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Old 03-11-2016, 07:46 PM   #30
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I used beef (chuck roast), but I still used chicken stock (3 cups home made as that was all I had, and one cup Swansons low sodium stock). With all of the other flavorings that go into it, you'd never know what stock I used. I used a dry Spanish white for the wine (and then drank half the bottle while the soup simmered). Chicken stock and white wine may seem wrong with beef, but believe me, it was delicious.
I'd agree with that. The subtle stock flavor would have little difference with the end result.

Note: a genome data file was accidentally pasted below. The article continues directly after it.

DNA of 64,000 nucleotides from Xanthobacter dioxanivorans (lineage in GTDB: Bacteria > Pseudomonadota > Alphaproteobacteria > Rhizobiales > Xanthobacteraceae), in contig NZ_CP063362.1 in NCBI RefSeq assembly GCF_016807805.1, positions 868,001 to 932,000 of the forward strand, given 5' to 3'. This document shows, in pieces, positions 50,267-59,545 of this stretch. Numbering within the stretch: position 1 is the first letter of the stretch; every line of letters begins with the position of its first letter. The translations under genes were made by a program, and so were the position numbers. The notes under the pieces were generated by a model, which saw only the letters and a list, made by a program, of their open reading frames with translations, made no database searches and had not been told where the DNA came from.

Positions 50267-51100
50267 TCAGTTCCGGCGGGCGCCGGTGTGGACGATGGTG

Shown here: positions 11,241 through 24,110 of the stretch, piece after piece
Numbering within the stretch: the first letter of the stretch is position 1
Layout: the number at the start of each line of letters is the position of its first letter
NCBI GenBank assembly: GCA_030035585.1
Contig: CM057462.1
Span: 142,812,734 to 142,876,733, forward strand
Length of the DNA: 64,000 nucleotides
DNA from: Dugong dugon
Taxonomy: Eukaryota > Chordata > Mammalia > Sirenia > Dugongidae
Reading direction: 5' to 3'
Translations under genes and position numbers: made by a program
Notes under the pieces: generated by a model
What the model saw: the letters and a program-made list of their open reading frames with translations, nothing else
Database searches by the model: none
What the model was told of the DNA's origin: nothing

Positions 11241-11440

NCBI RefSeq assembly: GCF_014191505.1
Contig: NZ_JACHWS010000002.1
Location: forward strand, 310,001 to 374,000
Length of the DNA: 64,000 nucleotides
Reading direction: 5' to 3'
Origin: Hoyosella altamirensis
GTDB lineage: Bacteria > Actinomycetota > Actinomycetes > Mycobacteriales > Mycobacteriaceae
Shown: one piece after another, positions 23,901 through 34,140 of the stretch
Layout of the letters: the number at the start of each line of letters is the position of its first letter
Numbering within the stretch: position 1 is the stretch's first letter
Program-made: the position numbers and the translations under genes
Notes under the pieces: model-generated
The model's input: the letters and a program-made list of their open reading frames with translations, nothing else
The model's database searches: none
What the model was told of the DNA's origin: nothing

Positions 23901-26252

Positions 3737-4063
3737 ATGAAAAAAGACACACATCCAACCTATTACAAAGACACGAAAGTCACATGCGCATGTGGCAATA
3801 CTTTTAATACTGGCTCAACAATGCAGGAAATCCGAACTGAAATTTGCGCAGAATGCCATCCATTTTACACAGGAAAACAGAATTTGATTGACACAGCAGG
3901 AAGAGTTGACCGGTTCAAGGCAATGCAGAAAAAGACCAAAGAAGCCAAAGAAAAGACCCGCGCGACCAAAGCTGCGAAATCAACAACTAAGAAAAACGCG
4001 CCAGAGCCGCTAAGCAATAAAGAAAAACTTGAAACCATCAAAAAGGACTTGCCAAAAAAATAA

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Hungarian Goulash Soup Although I believe the recipe has its origins in Hungary, this version was passed along to me by my great aunt, who was Czech. I’ve made a few modifications over the years, mostly driven by the increasing availability of what were once hard-to-find ingredients. I usually use pork to make it, but you can really use any combination of stew meat and vegetables. This is also one of those dishes that benefits from making up ahead and allowing to sit overnight in the fridge. [B]Ingredients[/B] [LIST] [*]3 lbs pork loin or shoulder, or beef chuck roast, trimmed and cut into 1” cubes [*]2 tsp salt [*]5 or 6 garlic cloves, minced [*]4 slices thick bacon, cut into ” pieces [*]2 onions, chopped [*] cup dry white wine [*]4 cups low sodium chicken stock [*]2 tomatoes, diced (or one 14.5 oz can diced tomatoes) [*] head cabbage, cut into 1” pieces [*]2 tsp caraway seed, toasted and ground [*]3 tbsp good quality paprika (I use 1 tbsp Hungarian Sweet for flavor, 1 tbsp Hungarian Half Sharp for heat, and 1 tbsp Smoked Spanish for smokiness) [*]2 tsp marjoram [*]1 tbsp Worcestershire sauce [*]1 tbsp salt, or to taste [*]Fresh ground black pepper to taste [*] cup vinegar [*]Sour cream for serving [/LIST] [B]Method[/B] [LIST=1] [*]Mix meat cubes with 2 tsp salt and minced garlic. Allow to marinate for at least an hour, and up to four hours. [*]Cook bacon in a Dutch oven over medium heat, stirring occasionally, until bacon is browned and fat is rendered. With a slotted spoon, remove the bacon and set to the side, leaving the fat behind in the pot. If there is less than 3 tablespoons of fat remaining, add enough butter to make up the difference. [*]Increase heat to medium high, brown the meat in batches, ensuring that it’s not overly crowded in the pan. As each batch is finished browning, remove and set aside. [*]After the meat is all browned, add the onions to the pot and cook for 10 minutes, or until golden brown. Add the white wine to deglaze the pot, stirring to release the browned bits. Bring to a boil and cook for 5 minutes to burn off the alcohol. [*]Return the meat and bacon to the pot. Add the chicken stock, tomatoes, cabbage, ground caraway seed, paprika, marjoram, and Worcestershire sauce. Season to taste with salt and pepper. [*]Bring to a boil. Cover the pot, turn heat to low and allow to simmer for 45-60, or until meat is fork tender. [*]Add the vinegar and cook for another couple minutes. [*]Ladle into soup bowls and serve with a dollop of sour cream on top. [/LIST] [IMG]http://i892.photobucket.com/albums/ac125/SteveKroll/20151124_150111.jpg[/IMG] 3 stars 1 reviews